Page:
Child support. Many maternity group homes provide outreach or other services to the fathers of residents' babies. In addition to strengthening their attachment to their children (a difficult-to-measure outcome) and involvement in their lives, this outreach may encourage the fathers to contribute financially to their babies' mothers. Studies of different maternity group homes reported that between 7 and 50 percent of former residents received some economic support from their children's fathers (Sawyer 2000; Collins, Stevens, and Lane 2000; and Fischer 2000). The variation could be explained by differences in program emphasis and timing of data collection for different studies. The lowest proportion reported was at time of exit from the program, while higher rates were reported at followup. The highest proportion reported was among former residents of the FDC home in Georgia, which emphasizes the importance of securing financial support from the child's father. This study found a substantial increase in the proportion receiving regular financial assistance from the father of their child, from only 14 percent at the time they entered the maternity group home to 50 percent of former residents at followup (Fischer 2000). However, since this change was measured using program intake as the baseline, it is possible that some teens were not receiving economic support then because they had not yet delivered their baby.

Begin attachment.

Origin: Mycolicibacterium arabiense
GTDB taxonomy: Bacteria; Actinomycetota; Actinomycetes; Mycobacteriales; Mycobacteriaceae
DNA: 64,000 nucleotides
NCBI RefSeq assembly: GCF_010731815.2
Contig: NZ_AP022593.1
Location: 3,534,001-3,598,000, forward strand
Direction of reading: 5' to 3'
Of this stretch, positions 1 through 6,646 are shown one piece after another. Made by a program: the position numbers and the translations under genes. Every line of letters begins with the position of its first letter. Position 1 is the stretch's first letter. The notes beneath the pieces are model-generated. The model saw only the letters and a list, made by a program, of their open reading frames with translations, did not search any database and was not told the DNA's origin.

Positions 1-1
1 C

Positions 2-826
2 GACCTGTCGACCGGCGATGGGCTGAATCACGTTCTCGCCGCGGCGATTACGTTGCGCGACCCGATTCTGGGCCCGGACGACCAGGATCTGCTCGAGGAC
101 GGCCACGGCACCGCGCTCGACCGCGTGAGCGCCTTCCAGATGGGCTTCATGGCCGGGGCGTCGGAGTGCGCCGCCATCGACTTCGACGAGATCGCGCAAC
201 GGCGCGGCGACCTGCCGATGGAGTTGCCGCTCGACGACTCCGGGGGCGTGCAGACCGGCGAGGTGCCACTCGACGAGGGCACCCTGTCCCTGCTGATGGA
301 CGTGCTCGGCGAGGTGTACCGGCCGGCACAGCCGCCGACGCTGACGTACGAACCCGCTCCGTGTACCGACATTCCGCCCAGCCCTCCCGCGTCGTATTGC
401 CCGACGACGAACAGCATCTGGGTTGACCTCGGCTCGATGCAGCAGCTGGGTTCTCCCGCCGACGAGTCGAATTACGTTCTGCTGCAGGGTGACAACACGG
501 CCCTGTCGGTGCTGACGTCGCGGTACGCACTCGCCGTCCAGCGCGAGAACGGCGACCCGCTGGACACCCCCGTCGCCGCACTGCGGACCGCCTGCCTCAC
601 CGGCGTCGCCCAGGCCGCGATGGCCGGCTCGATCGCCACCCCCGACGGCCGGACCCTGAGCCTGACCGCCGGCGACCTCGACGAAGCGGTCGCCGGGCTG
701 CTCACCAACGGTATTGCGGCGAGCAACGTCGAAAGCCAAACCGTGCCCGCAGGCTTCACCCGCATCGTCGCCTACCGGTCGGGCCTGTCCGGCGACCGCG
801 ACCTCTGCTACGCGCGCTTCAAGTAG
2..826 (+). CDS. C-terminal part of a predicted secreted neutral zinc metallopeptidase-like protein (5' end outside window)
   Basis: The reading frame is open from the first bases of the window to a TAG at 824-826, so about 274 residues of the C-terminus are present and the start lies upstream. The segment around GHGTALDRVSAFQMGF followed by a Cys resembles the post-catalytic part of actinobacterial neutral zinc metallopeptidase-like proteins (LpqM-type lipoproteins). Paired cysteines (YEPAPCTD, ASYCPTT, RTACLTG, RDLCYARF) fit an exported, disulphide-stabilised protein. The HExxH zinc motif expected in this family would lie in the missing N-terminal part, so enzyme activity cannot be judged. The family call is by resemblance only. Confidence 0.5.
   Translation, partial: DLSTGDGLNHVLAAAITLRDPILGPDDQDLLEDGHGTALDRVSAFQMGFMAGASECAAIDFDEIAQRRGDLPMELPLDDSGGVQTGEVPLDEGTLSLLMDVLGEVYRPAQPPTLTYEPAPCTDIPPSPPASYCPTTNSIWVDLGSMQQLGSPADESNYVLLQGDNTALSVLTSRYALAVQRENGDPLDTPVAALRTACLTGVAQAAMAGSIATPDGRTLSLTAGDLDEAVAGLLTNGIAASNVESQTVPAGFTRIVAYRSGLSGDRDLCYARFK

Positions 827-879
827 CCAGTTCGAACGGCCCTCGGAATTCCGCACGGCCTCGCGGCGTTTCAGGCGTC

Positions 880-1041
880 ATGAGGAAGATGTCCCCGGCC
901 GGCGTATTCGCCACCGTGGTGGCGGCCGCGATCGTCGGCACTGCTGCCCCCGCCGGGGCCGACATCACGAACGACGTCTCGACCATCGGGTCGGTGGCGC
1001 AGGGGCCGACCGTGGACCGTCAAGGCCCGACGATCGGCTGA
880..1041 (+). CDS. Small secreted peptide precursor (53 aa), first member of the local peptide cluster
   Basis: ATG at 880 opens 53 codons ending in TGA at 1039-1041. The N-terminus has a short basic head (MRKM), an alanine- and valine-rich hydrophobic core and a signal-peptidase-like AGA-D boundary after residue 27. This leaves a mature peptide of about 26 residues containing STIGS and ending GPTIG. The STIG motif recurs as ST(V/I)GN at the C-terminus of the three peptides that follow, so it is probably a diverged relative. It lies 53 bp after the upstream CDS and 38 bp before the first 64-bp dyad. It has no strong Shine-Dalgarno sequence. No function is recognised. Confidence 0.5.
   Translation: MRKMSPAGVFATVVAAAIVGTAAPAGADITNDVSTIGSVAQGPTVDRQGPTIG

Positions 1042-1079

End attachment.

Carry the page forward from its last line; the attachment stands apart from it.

Housing. Since housing instability is one factor in the decision of many teens to enter a maternity group home, one might expect former maternity group home residents to continue to have a difficult time finding stable housing after leaving the security of a maternity group home. Studies of maternity group homes have found that many former residents need some type of housing assistance. Many require the financial assistance available through subsidized or public housing programs (Fischer 2000; and Collins, Stevens, and Lane 2000). Others live with friends or relatives after leaving maternity group homes rather than immediately establishing their own independent household. For example, a study of Massachusetts' Teen Living Program network found that the majority (about 58 percent) of former Teen Living Program residents were living in a temporary, rather than permanent, housing situation, most often living with family, friends, or the father of their child. Some of these temporary housing situations were probably deliberate steps along a path to more independent living, but others may be more tenuous situations. About 16 percent of former Teen Living Program residents had been homeless at some point since leaving the program, a substantially larger percentage than was found in recent investigations of homelessness among teens, which reported rates of less than 10 percent (Collins, Stevens, and Lane 2000).